toms for otitis patients: local pain, fever of 38°C or more; The Ampicillin-Sulbactam combination (Sultamicil- otoscopy findings such as tympanic hyperemia; tympanic lin) shows marked synergy. The MIC of many ampicillin- bulging; purulent or mucous-purulent secretion in the resistant pathogens is reduced, being very similar to those sensitive organisms of the same species. The ampicillin • Having at least 4 of the following signs/symptoms activity against sensitive organisms remains the same19,20.
for pharyngo-tonsillitis patients: sudden onset, intense pain On the other hand, the production of significant on swallowing; tonsillar enlargement; tonsillar hyperemia; quantities of b-lactamase have been associated to ce- exudate on the tonsils; painful anterior cervical lymph phalosporin resistance (Cephoxytin is the most powerful node disease; fever of 38°C or more.
resistance inducer) and to the ureidopenicillins. Incubation Patients were excluded when mentioned: hypersen- with sub lethal concentrations of sulbactam clavulanic sitivity to the trial drugs or to the betalactamic; pregnancy, acid and numerous betalactam antibiotics has shown that breast feeding or pregnancy possibility during the trial; sulbactam did not induce measurable levels of chromo- specific systemic disease or other medical conditions, some betalactam, while clavulanic acid induced 30% in including viral and urinary infections and meningitis that could interfere in the therapeutic response assessment, in Therefore, clavulanic acid may cause significant the absorption of medications, or safety of the trial drug; induction. This fact is in agreement with the results of an treatment with any systemic antibacterial drug within 14 in vitro study on the negative R factor of the carbenicillin- days before the randomization; concomitant participation resistant P. aeruginosa strains which suggests the existence in any other investigational drug clinical trial; blood dona- of an antagonism between the clavulanic acid and azlocillin tion or blood derivatives for transfusion in the 30 days prior combination, while adding sulbactam does not seem to to the treatment with the trial drugs at any time during affect the penicillin minimum inhibitory concentrations. So the trial or after 30 days of the trial end; treatment with far, no antagonism between sulbactan and other betalactam halopurinol, metrotrexate, probenecide and disulfiram, or other medications that may interfere on the trial drug The objective of this trial was to assess Sultamicil- assessment, and, transaminase values (ALT/SGPT or AST/ lin efficacy, safety and tolerability compared to that of SGOT) above 3 fold the upper limit of normality (ULN), Amoxicillin/Clavulanic acid, in the treatment of community and serum creatinin above 2 times the ULN.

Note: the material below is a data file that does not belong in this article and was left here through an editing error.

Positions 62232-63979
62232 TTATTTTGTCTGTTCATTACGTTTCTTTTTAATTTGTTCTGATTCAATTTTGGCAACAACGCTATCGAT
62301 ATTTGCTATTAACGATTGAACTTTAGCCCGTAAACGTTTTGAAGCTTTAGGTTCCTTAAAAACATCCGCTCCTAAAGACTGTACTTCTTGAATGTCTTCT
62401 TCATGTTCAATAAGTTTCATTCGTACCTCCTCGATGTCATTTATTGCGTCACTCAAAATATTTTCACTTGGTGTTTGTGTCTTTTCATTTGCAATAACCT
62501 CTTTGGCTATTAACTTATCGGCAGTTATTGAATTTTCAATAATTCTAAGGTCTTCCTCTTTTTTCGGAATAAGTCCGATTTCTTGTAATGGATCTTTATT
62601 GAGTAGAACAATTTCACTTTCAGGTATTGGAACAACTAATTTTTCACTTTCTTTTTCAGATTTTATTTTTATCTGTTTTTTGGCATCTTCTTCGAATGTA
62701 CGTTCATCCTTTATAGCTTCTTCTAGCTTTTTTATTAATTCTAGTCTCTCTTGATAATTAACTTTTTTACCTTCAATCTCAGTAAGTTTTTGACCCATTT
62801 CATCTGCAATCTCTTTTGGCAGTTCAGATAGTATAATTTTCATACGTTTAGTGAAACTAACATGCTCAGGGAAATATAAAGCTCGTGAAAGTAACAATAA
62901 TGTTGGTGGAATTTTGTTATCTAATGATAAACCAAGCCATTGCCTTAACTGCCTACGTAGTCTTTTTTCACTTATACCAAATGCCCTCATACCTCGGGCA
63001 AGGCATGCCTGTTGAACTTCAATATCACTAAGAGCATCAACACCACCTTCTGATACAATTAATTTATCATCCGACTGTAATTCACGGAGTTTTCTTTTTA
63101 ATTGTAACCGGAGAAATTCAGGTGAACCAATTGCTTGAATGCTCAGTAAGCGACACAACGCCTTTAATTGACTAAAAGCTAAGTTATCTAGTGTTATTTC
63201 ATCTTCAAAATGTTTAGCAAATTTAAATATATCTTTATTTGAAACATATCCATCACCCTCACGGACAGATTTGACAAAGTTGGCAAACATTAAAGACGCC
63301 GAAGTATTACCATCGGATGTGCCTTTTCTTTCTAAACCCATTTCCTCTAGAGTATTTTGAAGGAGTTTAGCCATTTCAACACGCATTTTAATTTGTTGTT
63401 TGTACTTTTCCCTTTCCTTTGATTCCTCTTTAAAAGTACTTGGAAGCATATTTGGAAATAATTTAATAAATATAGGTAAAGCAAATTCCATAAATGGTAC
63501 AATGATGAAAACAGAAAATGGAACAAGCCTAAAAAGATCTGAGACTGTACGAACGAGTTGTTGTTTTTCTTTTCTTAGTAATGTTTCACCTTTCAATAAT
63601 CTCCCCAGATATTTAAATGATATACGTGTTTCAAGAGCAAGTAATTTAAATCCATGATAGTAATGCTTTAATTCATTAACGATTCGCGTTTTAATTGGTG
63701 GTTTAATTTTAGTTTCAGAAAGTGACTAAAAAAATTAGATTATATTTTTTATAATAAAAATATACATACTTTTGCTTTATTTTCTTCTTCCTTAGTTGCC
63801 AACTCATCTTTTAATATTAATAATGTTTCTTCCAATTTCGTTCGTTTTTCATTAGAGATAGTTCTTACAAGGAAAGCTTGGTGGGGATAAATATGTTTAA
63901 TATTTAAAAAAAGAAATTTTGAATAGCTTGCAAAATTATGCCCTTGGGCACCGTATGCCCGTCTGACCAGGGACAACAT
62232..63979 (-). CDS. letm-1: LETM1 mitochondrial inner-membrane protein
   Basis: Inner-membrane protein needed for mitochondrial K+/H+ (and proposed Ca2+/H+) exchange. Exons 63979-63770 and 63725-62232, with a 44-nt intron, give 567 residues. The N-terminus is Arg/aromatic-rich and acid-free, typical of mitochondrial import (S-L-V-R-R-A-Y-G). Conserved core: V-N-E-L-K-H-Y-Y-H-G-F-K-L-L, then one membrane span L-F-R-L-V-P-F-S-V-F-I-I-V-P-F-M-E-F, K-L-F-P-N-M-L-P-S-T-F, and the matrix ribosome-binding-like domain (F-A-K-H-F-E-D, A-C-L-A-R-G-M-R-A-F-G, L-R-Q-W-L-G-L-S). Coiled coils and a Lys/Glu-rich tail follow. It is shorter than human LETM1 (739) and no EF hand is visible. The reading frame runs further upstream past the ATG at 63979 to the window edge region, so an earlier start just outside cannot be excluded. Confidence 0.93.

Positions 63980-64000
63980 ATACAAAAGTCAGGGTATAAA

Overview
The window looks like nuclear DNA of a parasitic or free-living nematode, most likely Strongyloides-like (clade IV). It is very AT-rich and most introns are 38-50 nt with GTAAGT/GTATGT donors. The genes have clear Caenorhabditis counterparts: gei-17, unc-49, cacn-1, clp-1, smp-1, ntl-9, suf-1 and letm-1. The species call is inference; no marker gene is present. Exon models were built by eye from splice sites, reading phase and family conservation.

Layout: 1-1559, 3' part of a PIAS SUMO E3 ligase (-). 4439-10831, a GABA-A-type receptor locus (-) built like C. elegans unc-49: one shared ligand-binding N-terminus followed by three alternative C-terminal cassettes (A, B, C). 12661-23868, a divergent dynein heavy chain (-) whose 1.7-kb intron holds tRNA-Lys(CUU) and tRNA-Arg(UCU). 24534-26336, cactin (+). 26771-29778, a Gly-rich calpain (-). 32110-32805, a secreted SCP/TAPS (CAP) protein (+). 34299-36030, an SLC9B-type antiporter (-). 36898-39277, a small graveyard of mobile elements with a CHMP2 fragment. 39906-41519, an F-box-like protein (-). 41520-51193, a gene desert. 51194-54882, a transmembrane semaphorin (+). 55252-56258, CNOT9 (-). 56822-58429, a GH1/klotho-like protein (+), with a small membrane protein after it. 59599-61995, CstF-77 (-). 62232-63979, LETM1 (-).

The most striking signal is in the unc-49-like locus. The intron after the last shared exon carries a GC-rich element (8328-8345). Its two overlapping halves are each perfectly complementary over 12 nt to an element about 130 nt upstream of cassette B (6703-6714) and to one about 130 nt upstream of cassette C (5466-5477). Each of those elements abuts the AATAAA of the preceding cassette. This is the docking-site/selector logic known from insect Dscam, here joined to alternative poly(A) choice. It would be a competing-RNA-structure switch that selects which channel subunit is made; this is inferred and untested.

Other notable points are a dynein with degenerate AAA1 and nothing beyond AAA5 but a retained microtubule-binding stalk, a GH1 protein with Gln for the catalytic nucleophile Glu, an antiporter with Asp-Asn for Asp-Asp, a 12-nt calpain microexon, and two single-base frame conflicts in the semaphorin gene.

acquired infections of the upper respiratory tract, specially On visits 1, 2 and 3, the patients underwent a ma- otitis, sinusitis and pharyngo-tonsillitis.
terial collection for safety exams (Complete blood count, biochemistry and pregnancy test, when indicated) and general clinical evaluation. Besides all of this, the patients underwent specific evaluation for signs and symptoms Eight Brazilian research centers participated in this related to upper respiratory tract infections, which include study, recruiting 102 patients from March 22, 2002 to July the same aspects used to confirm the diagnosis. 04, 2003. The protocol design established a comparative, multicentric, open and randomized trial of Ampicillin/Sul- Evaluation of the clinical response
bactan compared to Amoxicillin/Clavulanic acid. Patients Efficacy was evaluated based on the clinical re- were given 375mg bid PO Ampicillin/Sulbactan or 500mg sponse seen on visits 2 and 3 classified by the investigator tid PO Amoxicillin/Clavulanic acid after randomization. The study included 3 medical visits and lasted 34 days, Cure: absence of all signs and symptoms of the having one initial visit (V-1), followed by a treatment pe- disease being studied, described in the inclusion criteria riod of 10 consecutive days, and 2 later follow up visits BRAZILIAN JOURNAL OF OTORHINOLARYNGOLOGY 72 (1) JANUARY/FEBRUARY 2006 http://www.rborl.org.br / e-mail: [email protected] at least one dose of the medication. Only 83 patients Improvement: presence of at least one of the studied completed the 30 days of the trial. The reasons why 14 disease signs and symptoms described in the inclusion patients were taken off the trial are as follows: adverse criteria, without the need to prescribe another antibiotic events - 5 patients; removal from the post-informed consent - 3 patients; loss of follow up - 3 patients; and protocol Failure: Persistence of one or more signs or symp- violation - 2 patients. Patient 107 was taken off because toms of the studied disease described in the inclusion criteria, or the appearance of new signs and symptoms Table 1 depicts the traits of the 97 security popula- of the studied disease and/or the need to add another tion patients at the trial onset. There was no statistically antibiotic agent or to change the study therapy.
significant difference among the demographic and clinical traits of the patients belonging to the two groups.